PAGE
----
Drug Monitoring Is Inadequate, Physicians Report

Prescription drug recalls have shaken the confidence of consumers. More importantly, they have also shaken doctors in the post-marketing tracking of prescription drugs. Electronic medical records may be the solution. (CIOInsight.com)

A recent study by industry consultancy Accenture found that about two-thirds of doctors and one-third of consumers have become more concerned about the safety of prescription medications since the recent removal from the market of popular pain relievers known as COX-2 inhibitors.

The survey also found that the vast majority of physicians and consumers believe that more should be done to monitor the safety of drugs after they are on the market.

Eight in 10 physicians said regulatory agencies should increase monitoring after drugs are approved for use, and more than three-quarters said regulatory agencies should improve monitoring feedback capabilities.

Only one-third of physicians said they were extremely or very confident in the current post-market monitoring system.

Beyond simply increasing the requirements for extended post-marketing clinical trials, information technology may provide a useful solution to this dilemma.

Doctors participating in the study expressed confidence that new medical IT has the potential to help improve the existing system of drug-safety monitoring.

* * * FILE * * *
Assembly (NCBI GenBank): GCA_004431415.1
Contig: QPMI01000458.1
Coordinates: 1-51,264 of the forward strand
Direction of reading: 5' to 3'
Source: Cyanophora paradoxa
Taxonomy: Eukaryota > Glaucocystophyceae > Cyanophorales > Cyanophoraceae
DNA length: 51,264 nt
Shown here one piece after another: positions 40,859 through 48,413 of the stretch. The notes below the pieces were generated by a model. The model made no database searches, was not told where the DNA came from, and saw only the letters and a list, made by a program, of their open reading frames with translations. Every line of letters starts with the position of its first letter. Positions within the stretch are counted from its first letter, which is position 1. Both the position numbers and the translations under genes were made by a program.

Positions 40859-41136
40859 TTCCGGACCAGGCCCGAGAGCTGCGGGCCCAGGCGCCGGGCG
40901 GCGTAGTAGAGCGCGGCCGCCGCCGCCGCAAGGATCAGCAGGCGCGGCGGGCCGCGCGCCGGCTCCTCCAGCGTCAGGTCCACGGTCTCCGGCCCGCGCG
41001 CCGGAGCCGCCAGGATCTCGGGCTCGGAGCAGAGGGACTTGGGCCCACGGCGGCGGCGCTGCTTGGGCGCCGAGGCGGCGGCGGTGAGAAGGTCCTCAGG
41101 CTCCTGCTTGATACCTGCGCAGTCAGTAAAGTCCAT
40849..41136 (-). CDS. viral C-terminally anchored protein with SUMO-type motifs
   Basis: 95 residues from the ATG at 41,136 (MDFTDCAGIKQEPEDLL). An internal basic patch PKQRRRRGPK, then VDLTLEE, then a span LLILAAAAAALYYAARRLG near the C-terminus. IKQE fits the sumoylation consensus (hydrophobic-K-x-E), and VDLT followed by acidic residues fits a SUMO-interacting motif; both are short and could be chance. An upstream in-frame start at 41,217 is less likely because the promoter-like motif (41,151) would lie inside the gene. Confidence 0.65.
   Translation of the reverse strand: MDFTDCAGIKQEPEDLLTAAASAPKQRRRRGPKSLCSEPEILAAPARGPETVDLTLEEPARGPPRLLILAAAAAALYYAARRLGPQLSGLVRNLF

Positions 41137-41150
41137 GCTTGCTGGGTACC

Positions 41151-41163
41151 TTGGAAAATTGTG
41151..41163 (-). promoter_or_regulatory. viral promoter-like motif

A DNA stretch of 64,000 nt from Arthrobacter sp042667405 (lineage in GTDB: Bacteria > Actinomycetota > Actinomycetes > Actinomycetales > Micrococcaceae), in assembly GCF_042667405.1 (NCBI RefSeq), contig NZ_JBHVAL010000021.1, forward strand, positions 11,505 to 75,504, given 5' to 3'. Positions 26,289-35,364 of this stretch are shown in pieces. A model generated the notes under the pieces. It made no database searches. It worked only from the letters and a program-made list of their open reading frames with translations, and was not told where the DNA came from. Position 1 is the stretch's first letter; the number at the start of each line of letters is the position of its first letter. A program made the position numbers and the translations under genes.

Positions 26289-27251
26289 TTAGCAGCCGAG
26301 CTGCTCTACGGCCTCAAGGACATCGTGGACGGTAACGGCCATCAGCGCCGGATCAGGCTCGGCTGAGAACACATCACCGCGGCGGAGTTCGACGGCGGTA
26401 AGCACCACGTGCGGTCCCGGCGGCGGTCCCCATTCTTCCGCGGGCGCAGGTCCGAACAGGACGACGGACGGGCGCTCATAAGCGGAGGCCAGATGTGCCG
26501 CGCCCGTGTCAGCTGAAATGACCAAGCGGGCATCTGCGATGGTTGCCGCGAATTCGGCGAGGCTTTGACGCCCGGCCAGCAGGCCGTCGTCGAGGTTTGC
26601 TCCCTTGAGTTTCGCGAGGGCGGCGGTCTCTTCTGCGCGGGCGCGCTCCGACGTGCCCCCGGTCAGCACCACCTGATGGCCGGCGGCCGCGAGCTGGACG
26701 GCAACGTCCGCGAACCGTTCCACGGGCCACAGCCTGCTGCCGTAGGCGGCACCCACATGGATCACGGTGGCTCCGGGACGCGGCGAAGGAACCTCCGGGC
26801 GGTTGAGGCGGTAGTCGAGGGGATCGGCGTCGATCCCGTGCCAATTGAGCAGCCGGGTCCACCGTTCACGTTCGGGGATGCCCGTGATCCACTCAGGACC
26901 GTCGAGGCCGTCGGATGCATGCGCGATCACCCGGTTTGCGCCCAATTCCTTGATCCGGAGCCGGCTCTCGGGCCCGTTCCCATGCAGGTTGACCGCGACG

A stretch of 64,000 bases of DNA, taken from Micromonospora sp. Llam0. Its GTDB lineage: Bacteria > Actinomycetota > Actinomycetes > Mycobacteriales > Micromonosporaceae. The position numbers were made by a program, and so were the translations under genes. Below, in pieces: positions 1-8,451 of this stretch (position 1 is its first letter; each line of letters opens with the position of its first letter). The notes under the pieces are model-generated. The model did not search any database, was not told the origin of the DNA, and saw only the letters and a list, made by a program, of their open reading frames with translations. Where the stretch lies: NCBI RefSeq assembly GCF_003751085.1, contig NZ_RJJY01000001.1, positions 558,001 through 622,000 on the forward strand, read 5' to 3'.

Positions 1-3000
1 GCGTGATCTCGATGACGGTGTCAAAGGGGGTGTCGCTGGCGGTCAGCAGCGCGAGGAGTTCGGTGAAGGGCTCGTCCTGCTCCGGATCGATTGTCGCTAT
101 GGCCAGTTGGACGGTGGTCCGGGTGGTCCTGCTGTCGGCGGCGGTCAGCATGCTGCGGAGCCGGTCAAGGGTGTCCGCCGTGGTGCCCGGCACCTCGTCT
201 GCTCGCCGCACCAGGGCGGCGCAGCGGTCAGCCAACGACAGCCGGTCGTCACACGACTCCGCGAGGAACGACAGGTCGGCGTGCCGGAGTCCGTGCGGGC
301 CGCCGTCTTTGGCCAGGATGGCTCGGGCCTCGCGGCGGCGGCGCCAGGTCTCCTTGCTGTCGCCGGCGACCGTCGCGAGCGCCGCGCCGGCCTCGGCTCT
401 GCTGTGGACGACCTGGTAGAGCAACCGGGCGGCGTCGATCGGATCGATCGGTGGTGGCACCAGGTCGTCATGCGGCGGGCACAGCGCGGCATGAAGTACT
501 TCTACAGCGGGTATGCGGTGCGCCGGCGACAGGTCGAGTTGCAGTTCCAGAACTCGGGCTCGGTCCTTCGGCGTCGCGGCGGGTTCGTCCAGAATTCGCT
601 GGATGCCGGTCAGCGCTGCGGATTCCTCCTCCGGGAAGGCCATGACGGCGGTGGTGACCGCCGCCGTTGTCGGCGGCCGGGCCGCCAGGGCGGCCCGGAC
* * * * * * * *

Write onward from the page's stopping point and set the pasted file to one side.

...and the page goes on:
In fact, two-thirds of physicians surveyed said they believe that electronic medical records could help address post-market drug surveillance.

National or regional EMR (electronic medical record) networks could allow for the real-time reporting and analysis of symptoms, diagnoses and treatments, according to the managing partner of Accentures health and life sciences practice, Philip George.

"What doesnt currently exist is a national safety and epidemiology database that we can reference to see whats out of the norm," George said. "Now patients report what they think is an adverse reaction to the physician and the physician reports back to the pharmaceutical company."

/zimages/6/28571.gifClick here to read more about a survey that found wide enthusiasm for EMRs.

George expects to see state and regional electronic medical records emerging in the next two to three years and a national one in about a decade.

Before that can come about, though, "we need common standards so that all the information can be put into a single system in a readable, usable format, and you need analysis tools to mine the database," George said.

A more intermediate solution is to query the databases of the big health plans.

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